Over the holiday break I took some time to recharge myself. Below are some of the topics I sampled.
What did you do to recharge yourself during the holidays?
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I traded up from my old Blackberry to a new iPhone 4S, so now I can read my nook and Kindle books on my phone. That allowed me to finally finish Ayn Rand’s Philosophy: Who Needs It, a collection of her essays and speeches that I found many years ago while searching about for interesting speeches given to military academy audiences (See this post about Secretary Gates’ series of speeches to the academies). Now I’m on to flipping through The Iliad when I have small moments to spare.
I couldn’t get away from the paper books however. I finished Half-Life of Facts by Arbesman and A Mathematician’s Lament by Lockhart. I’m still contemplating how best to turn each into a blog post or several posts.
With those books complete to round out the year I still hit my goal of 30+ books per year, though I’ve had to augment my regular fare of business and history books with a healthy diet of children’s book to keep my numbers up and my children happy. Such is the joyful fate of a mother of young children: the pull to read, and read, and read to the little ones.
I rushed out on December 26th to see the new version of Les Mis hit the big screen. The beauty of the music and the message overtook me. The adaptation is raw in the right ways, showing sharp details of the consequences of free will, faith, suffering, and a difference between a divine morality and a law driven morality. It’s a movie worth seeing for more than its entertainment value. It should prompt in you a desire to have a long-overdue philosophical discussion about life’s purpose, probably just the conversation Hugo hoped to spark by writing it long ago.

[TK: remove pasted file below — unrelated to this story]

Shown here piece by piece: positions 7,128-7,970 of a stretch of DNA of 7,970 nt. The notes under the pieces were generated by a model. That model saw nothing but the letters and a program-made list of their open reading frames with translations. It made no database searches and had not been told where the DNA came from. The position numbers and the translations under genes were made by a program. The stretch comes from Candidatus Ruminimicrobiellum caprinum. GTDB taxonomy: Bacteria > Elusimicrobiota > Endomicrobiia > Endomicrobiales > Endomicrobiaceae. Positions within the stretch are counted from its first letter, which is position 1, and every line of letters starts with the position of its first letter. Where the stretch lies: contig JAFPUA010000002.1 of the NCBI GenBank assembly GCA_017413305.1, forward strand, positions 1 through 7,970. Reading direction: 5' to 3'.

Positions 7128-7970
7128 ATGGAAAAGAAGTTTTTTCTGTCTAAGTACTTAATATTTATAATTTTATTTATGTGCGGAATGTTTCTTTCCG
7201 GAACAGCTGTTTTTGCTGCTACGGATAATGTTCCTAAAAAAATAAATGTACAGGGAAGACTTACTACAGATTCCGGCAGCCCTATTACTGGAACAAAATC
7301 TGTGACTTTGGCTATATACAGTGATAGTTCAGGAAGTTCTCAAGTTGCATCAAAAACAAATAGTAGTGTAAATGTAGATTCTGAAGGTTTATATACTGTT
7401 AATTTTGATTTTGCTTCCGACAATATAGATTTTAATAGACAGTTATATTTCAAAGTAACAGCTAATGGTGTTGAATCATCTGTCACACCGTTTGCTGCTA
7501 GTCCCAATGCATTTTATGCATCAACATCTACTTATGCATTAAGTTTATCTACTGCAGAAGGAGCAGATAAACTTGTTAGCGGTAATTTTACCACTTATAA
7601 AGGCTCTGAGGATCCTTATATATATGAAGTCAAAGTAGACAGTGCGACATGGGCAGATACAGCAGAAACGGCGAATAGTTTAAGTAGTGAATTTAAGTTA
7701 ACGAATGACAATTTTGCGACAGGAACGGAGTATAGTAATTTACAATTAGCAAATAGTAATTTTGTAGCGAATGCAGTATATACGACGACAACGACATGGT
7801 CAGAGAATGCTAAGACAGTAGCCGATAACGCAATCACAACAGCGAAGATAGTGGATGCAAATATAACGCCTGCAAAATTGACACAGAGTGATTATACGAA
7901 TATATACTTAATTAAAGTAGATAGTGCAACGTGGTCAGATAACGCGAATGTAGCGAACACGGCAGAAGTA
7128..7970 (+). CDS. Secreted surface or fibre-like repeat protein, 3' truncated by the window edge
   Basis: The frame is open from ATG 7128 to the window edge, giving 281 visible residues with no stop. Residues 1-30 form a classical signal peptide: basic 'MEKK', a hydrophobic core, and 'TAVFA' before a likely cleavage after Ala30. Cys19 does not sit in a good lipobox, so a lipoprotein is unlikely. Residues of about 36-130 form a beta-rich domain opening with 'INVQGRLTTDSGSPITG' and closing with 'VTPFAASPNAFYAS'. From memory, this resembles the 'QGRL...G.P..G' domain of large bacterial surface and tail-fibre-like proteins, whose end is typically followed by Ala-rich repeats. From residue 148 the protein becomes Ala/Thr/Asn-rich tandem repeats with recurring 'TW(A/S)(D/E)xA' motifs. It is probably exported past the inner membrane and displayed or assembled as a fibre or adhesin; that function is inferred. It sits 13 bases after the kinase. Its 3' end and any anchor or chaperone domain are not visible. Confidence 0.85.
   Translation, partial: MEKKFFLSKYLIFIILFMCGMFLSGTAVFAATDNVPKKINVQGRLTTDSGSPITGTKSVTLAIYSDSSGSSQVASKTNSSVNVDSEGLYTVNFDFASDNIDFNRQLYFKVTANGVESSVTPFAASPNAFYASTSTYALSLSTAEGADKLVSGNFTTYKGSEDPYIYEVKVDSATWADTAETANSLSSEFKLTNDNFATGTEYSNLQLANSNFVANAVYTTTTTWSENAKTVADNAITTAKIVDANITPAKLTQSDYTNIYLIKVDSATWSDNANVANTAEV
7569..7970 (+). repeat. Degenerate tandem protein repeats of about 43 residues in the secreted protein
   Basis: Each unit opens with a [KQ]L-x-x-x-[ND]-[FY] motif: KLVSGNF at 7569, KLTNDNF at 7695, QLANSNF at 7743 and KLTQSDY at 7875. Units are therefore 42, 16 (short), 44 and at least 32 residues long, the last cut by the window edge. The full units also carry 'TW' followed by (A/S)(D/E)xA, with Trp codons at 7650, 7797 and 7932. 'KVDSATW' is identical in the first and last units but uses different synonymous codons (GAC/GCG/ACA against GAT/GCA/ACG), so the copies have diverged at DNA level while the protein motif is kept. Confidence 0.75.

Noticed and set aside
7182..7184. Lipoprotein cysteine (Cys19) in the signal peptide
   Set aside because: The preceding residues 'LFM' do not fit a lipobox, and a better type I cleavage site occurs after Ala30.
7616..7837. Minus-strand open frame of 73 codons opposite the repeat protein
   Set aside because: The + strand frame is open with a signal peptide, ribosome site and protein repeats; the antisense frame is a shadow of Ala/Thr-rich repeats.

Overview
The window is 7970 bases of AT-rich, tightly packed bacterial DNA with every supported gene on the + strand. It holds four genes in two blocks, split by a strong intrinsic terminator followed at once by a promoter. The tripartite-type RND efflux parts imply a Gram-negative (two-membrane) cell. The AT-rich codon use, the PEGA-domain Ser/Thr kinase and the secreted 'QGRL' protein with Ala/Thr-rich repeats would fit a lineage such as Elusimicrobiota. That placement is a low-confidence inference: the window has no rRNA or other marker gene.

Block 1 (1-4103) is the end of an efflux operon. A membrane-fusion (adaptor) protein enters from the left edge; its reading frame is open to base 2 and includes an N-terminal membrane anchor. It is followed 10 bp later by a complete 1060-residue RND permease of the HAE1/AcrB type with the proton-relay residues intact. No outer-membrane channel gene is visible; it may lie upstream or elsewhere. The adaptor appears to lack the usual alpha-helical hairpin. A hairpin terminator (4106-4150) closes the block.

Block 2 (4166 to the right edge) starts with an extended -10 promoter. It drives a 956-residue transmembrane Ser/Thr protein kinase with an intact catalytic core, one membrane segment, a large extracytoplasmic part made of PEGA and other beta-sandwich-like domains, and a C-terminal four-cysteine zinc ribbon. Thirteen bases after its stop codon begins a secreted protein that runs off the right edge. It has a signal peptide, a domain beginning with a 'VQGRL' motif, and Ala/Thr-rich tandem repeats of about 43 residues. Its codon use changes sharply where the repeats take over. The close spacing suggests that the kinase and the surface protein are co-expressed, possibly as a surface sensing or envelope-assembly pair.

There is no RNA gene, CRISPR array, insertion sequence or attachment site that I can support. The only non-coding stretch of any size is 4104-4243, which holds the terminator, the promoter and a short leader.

Linh Nguyen via Compfight
On December 28th I attended the 7th installment of what I fondly call Edmonds Day, a semi-annual gathering of change agents. We start before 8 AM in an Edmonds, Washington Starbucks and migrate to a local diner for brunch then someone’s house for late lunch/early dinner and many more hours of conversation. I usually end the night catching a 8:30 PM ferry home to the other side of the water. Though the group was smaller this time than in sessions past, the conversation was always lively and many new ideas were tossed about and considered from many angles. True to his giver-of-intellectual-connections strengths, Steve Holt (@skholt) provided me more than a few titles to attempt to read in 2013. I’ll always be grateful to Hilbert Robinson (@hrobinson), a plank owner of Edmonds Day, for sharing his larger change agent network with me. I treasure my Edmonds Days each year.
Today I took the opportunity to spend the day with my family at the King Tut exhibit at our local science center. It was a treat to watch my seven year old run about with a decoding page attempting to read the hieroglyphics and then to hear her start planning her life as an archeologist. Afterwards she and I stayed late in Seattle to sample the Seattle Art Museum on their First Thursday free day. We’ve been to the SAM before so we beat a straight path to our favorite paintings then found a few new treasures too. I love those little moments of mother and daughter. They are small memory gems that fuel me for weeks afterward.